Today I am taking you to Greece. It feels utterly perfect to write that because there is the warmest breeze drifting in through my window and the sunlight today is so clear, everything drenched in it has been thrown into sharp, colourful relief*. You want a photo? Oh go on then, this is the view outside my office window.
Blossoms, a church and a whole lot of grass. Weiden is covered in long, green, Dandelion-riddled grass at the moment, it is absolutely carpeting the place. Either I have forgotten what green looks like, after a winter of naked trees and dead grass, or this town really is the greenest place I have ever seen. It even smells green right now because there are people across the road mowing their lawn and I may or may not be inhaling nostril-fulls of mown-grass-scent because there are few better smells in the world.
So with that Bavarian vista in mind, let’s go back to Greece.
In two months, I will be back on Santorini, this time for a two week summer break – my days of being a bar girl for drunk English tourists and offensive Australian backpackers are over. This time, I am meeting my parents on the island, where I will have the privilege of being a tour guide for a week – I am hoping like mad my Dad rides a quad bike because only hilarious things can come of it. Thrilled as I am to be able to share it all with my parents – stomach-swelling Greek feasts at my favourite restaurants, sunsets, Amoudi Bay, Atlantis Bookshop, wineries, donkeys, Vlychada, the ancient towns, my favourite hotel in the world and the lighthouse – the other day bought news of something else; the ruins of Akrotiri have reopened.
The entrance to a classic cave house in Emporio
That’s right my friends. Santorini isn’t just beautiful, delicious, friendly and somewhere I possibly lived in a former life which would obviously explain our spiritual connection, she has history. A massive volcanic explosion in around 1500BC blew a huge hole in her middle, creating the crescent shape she has today (with the minuscule Thirassia floating off to the side). The volcano destroyed the settlements – although lack of skeletal findings indicate the people were successfully evacuated – and covered the island in ash, preserving, amongst many things, a site that would be excavated in 1967 and named for the nearby village of Akrotiri. What they found, stunning evidence of the Minoan civilisation – frescoes, jars, paintings, staircases, housing structures, pipes and water closets – has put Santorini second only to Crete in terms of the best known Minoan sites.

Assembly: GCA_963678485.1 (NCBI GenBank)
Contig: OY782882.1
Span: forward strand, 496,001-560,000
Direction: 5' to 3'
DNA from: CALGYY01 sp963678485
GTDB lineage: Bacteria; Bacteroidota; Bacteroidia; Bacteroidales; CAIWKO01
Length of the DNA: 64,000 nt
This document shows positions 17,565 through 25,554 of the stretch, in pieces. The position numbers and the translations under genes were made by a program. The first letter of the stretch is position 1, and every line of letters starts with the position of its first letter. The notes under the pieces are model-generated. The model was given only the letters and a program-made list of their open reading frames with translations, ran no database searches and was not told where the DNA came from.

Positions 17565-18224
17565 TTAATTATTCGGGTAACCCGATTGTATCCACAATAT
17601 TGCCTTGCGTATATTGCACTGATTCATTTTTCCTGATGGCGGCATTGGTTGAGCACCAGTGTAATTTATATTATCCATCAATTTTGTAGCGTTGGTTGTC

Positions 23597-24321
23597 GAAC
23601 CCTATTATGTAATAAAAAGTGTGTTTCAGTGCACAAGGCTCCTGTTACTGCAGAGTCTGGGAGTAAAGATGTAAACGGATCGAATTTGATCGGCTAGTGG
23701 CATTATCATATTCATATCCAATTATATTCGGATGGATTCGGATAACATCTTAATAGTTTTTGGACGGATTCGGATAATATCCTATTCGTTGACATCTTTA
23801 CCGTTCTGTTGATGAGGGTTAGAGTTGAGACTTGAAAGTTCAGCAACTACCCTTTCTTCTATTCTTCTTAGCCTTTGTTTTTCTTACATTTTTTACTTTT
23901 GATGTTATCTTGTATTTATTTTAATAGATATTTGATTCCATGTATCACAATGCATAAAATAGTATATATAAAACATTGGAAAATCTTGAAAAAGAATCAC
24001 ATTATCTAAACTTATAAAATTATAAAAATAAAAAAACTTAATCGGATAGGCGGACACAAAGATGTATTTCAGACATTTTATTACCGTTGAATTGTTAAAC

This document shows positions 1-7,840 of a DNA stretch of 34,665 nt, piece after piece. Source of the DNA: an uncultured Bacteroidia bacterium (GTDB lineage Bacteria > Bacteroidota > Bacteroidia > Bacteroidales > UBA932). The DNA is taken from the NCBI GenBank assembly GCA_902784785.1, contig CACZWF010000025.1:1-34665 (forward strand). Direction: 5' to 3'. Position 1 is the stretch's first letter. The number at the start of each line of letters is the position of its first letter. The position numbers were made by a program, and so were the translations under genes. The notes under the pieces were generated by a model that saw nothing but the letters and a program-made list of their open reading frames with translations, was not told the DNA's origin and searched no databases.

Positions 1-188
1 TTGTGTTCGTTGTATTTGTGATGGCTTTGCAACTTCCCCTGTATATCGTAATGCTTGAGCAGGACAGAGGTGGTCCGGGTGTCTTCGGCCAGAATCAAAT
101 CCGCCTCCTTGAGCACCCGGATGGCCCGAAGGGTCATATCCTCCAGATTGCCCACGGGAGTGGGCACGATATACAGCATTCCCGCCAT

Most of the findings were put in a museum in Fira, Santorini’s capital, with some of the famous, full colour frescoes also sent to Athens, and the actual site remained open to interested visitors. In 2005, two years before I first visited the island, the roof of the protective structure in Akrotiri collapsed, killing one person and injuring seven others. The site closed down and every single time I have zipped past there on my quad bike, on the way to a tomatini filled lunch at The Cave of Nikolas, the gate has been padlocked, the sign explaining its closure firmly in place. So it has been a constant frustration – a lover and student of Ancient History and a soul of Santorini and not once have I been able to fuse the two. Which is why I was so bloody excited to hear that in April, the ancient, Minoan site of Akrotiri opened once more to the public. Santorini, she of the sunsets and donkeys now has her most famous historical offering open once more. Despite people saying there aren’t enough signs or maps or information for the uninformed, I plan on standing on that ground and breathing in that ancient dust until someone removes me or I develop sunstroke.
But there are a few things I won’t be seeing this summer, namely most of the beautiful frescoes salvaged from the site. Whilst some are on display in museums in Athens and on Santorini, most have been locked away because the government cannot afford to hire security to protect them. Engineer and Santorini local, Klearchos Kapoutsis, wants to change this. You can learn more about the excavation of Akrotiri (and indeed anything you ever wanted to know about the island) on his site – English translations are at the end of the posts. Klearchos is also a sensational photographer and has documented the reconstruction of Akrotiri as well as daily life and cultural events on the island. I warn you photographs will not let you go.
For now, enjoy these photos of the extraordinary, 3500 year old Akrotiri frescoes, locked away until further notice.
Click here for more photos and stories from my Santorini summers.
* I wrote that yesterday. Today it is grey and drizzly. So, also a good day to go to Greece.